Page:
Gerson Lehrman Group (GLG), the leading expert network provider, recently rebranded its social media experiment which connects business professionals at no charge. The previous name, G+, created confusion with Google’s brand, so GLG changed the name to ‘High Table’. The move illustrates how difficult it is for GLG to transition itself into a social media company.
Gerson Lehrman introduced the G+ brand last year, in an apparent move into social media. The core services which connect professionals for a fee were rebranded as ‘GLG Research’, and the new product was available for free to anyone who registered. Now G+ has become High Table, connoting a slightly elitist image. The term ‘high table’ alludes to the tradition in universities such as Oxford to place professors and distinguished guests at a raised table at the end of a dining hall.
Here’s how GLG describes the service: “HighTable provides active and influential professionals, academics and entrepreneurs a place to collaborate around new business ideas by asking and answering questions and conducting meetings online and in-person.”
Don’t be confused by High Table’s claim of “conducting meetings online and in-person.” If you want to go beyond online Q&A, you will need to trade up to the premium services of GLG Research. High Table does feature some GLG Research webinars, allowing High Table members to sign up for the webinars for free.
What’s the purpose behind High Table? The business rationale is to drive more traffic to GLG Research. High Table showcases experts and events that can be paid for through GLG Research. Also, High Table helps position GLG as a social media firm if it ever goes public.
An obvious concern is cannibalization of the hundreds of millions that GLG Research earns in fees. As High Table says about itself, “The best, first-hand expertise on any business issue should be more accessible and inexpensive than ever…” However, there is a big difference between the value of High Table’s online Q&A and GLG Research consultations where you can get nuanced responses, ask follow-on questions, and gauge an expert’s credibility. Plus GLG Research consultations are private.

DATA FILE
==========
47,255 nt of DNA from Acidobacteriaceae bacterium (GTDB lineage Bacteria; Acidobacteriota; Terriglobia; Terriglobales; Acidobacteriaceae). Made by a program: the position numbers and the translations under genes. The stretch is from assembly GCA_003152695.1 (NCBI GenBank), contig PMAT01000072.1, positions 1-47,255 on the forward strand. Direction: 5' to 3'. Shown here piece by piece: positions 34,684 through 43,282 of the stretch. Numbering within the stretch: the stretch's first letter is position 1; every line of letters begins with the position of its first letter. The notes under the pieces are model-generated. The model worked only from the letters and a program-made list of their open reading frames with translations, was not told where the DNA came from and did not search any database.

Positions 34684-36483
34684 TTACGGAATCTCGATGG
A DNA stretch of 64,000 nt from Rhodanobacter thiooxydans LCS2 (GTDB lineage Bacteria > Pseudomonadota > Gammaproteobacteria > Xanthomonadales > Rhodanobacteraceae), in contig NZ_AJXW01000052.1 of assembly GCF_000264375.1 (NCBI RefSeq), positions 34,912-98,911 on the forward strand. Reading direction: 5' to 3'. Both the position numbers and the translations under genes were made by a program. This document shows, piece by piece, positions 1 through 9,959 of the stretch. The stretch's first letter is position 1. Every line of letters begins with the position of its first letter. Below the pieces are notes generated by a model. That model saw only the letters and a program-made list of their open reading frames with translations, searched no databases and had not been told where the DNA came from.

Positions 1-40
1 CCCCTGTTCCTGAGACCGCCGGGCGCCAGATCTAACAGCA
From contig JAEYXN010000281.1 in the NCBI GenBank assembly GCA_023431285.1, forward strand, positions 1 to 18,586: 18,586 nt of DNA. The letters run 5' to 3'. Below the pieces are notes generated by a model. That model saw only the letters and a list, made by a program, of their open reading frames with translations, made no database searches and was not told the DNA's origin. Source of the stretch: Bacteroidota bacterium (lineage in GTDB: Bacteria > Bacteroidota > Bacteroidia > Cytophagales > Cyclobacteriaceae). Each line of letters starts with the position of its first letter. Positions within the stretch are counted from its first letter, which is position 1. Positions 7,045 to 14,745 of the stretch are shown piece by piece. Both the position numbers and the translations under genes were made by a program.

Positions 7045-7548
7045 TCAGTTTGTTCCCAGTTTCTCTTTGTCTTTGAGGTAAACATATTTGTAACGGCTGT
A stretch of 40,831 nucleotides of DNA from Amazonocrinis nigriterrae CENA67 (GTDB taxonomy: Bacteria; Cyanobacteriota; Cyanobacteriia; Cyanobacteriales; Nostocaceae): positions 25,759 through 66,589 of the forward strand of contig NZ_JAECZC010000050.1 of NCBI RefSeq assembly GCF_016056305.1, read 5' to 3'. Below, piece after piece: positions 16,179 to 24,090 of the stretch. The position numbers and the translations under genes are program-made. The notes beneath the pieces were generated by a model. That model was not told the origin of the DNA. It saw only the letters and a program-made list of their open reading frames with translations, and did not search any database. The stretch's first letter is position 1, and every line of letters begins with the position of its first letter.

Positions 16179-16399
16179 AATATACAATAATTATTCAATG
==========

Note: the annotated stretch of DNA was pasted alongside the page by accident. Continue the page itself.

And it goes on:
The bigger question is whether High Table can attract enough traffic to make cannibalization a concern. High Table competes against Quora, which has a large following and very active discussions. Although the bulk of Quora’s topics are not business related, it has discussions relating to stocks and other finance topics. The answers are often high quality. For example, many of the questions about Amazon are answered by current or former Amazon employees, an aspect that is becoming increasingly rare in expert networks because of compliance concerns.
High Table has the advantage of GLG’s network of experts, plus many GLG employees are active on the site. GLG acquired a Chinese social media start-up last fall to add an international dimension. However, High Table has queries numbering in the hundreds whereas Quora has queries in the tens of thousands.
Another competitor is Quewey.com, a recent attempt to create a business-oriented version of Quora leveraging LinkedIn connections. However, Quewey seems to have less traffic than High Table.
Remaking GLG into a social media company is not an easy task. It takes more than a free website to generate traffic. As the rebranding of G+ to High Table illustrates, it is hard to get it right. But give GLG credit for trying.